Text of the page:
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Chapter 11. The Name Game—Understanding ... > Getting to Know the Major Investment... - Pg. 110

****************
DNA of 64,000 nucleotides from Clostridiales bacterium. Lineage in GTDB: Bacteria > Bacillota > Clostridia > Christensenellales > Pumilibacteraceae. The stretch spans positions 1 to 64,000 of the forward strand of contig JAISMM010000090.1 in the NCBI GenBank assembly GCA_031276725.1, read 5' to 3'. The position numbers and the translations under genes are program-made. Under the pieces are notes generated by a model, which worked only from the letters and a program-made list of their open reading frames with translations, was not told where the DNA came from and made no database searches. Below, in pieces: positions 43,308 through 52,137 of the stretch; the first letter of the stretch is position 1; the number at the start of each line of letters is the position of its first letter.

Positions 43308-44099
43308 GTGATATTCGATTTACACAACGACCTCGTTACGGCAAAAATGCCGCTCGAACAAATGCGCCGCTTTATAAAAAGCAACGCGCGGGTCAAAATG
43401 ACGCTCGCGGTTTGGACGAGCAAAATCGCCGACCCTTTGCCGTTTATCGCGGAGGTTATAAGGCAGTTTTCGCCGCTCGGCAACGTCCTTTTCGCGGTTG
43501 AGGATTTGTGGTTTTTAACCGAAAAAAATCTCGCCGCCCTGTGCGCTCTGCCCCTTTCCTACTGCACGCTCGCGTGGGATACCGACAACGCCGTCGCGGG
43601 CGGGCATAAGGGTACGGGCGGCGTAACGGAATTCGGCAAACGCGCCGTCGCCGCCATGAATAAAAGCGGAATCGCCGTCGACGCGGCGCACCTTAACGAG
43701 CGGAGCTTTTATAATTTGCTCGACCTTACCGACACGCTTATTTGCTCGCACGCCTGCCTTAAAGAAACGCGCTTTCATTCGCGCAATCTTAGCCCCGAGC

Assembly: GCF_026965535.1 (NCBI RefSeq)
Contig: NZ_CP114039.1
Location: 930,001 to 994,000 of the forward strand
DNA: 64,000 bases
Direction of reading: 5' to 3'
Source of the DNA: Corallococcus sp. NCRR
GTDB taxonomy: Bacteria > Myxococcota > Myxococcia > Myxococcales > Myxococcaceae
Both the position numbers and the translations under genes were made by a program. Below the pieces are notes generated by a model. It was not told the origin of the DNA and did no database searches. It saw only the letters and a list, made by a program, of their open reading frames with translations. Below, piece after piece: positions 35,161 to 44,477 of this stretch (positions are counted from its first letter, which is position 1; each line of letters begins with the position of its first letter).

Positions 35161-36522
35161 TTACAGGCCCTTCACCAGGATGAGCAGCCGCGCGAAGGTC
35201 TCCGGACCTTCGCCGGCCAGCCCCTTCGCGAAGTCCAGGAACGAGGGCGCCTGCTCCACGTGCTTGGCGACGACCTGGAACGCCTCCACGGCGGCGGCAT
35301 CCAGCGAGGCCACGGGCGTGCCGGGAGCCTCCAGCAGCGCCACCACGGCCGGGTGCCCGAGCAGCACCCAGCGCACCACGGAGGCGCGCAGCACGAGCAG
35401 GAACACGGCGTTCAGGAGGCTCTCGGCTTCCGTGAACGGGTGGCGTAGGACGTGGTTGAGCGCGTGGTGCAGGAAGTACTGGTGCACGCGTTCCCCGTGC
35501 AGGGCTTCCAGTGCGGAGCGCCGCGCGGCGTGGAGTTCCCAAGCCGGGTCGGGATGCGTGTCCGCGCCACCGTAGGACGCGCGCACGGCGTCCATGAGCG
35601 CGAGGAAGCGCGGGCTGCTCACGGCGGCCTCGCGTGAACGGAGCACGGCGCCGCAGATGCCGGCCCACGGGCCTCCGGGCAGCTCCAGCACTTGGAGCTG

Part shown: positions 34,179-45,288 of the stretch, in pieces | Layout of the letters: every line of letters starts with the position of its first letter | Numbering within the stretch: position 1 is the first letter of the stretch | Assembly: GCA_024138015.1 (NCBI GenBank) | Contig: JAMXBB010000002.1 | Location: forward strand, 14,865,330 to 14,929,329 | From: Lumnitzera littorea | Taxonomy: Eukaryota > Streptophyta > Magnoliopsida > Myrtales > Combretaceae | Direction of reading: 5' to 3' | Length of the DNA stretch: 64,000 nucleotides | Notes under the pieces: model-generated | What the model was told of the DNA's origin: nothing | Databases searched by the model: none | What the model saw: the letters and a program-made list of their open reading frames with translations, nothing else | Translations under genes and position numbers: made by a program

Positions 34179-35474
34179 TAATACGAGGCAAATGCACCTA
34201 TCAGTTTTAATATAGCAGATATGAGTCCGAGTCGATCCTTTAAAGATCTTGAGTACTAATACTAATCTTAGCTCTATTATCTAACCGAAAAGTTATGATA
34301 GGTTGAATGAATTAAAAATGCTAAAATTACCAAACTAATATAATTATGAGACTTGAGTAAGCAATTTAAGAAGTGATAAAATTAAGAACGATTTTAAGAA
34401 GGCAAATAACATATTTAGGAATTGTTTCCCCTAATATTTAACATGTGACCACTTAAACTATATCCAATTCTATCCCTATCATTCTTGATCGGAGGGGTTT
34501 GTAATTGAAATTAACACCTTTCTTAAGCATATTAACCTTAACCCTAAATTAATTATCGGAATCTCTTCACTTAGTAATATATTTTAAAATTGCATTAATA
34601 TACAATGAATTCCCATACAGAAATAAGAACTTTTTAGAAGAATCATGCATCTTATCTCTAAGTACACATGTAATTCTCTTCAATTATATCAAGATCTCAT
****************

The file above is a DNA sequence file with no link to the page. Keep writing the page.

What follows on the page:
The Name Game--Understanding the Different Types of Mutual Funds 110 A GIC (guaranteed investment contract) is a contract between an insurance company and a qualified retirement plan, like a 401(k). The contract guarantees a specific rate of return (i.e., stable value) over a specified period of time. The insurance company's job is to invest this money at a higher return than it's guaranteeing. Fixed-Income Investments This category includes investments such as guaranteed investment contract ( GIC ) and intermediate and long-term corporate and government bonds. Preferred stock is also considered a fixed-income investment. With preferred stock you become an owner of the company, but forsake your desire for growth. Instead you buy preferred stock for its guaranteed dividends, which promise a predeter- mined rate of return. Most bond mutual funds have a variety of fixed-income investments in them, so you really need to read the prospectus to figure out what's in there. Remember that fixed-income investments are affected by long-term interest rates. When rates go up, the value of the bonds in the mutual fund will go down. Bond mutual fund owners get confused when they look at their quarterly statements and see neg- ative returns. Because they bought the fund for income, they can't understand why the share price of the fund went down. Here's why. At the end of every business day, mutual funds (stock and bond) calculate the total value of their portfolios (stock or bond market price, shares held, expenses, etc.). This produces the net asset value (NAV) or "share price" of the fund. A bond mutual fund's value is determined by what the open market would pay for the bonds in its portfolio. If interest rates are heading higher, there is a good chance the fund's share price will go down, and vice versa. Asset Allocation Funds and Balanced Funds